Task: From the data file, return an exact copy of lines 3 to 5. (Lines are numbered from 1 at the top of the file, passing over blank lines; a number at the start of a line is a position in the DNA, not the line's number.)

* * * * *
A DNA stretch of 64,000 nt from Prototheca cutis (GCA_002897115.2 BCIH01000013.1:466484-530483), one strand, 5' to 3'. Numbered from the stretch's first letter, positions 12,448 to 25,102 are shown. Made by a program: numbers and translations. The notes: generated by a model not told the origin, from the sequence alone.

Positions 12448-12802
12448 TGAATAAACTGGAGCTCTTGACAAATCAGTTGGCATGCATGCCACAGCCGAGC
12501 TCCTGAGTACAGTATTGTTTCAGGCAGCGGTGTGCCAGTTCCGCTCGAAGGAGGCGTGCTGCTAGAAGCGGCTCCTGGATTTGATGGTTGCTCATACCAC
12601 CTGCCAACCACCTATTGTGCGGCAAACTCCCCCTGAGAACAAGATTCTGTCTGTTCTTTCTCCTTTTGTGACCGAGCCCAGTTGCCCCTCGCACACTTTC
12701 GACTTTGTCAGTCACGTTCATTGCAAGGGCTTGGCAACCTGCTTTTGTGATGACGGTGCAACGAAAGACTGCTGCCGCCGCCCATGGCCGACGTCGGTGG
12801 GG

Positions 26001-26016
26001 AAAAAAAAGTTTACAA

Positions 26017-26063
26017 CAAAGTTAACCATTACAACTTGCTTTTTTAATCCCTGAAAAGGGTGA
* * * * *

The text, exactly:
12448 TGAATAAACTGGAGCTCTTGACAAATCAGTTGGCATGCATGCCACAGCCGAGC
12501 TCCTGAGTACAGTATTGTTTCAGGCAGCGGTGTGCCAGTTCCGCTCGAAGGAGGCGTGCTGCTAGAAGCGGCTCCTGGATTTGATGGTTGCTCATACCAC
12601 CTGCCAACCACCTATTGTGCGGCAAACTCCCCCTGAGAACAAGATTCTGTCTGTTCTTTCTCCTTTTGTGACCGAGCCCAGTTGCCCCTCGCACACTTTC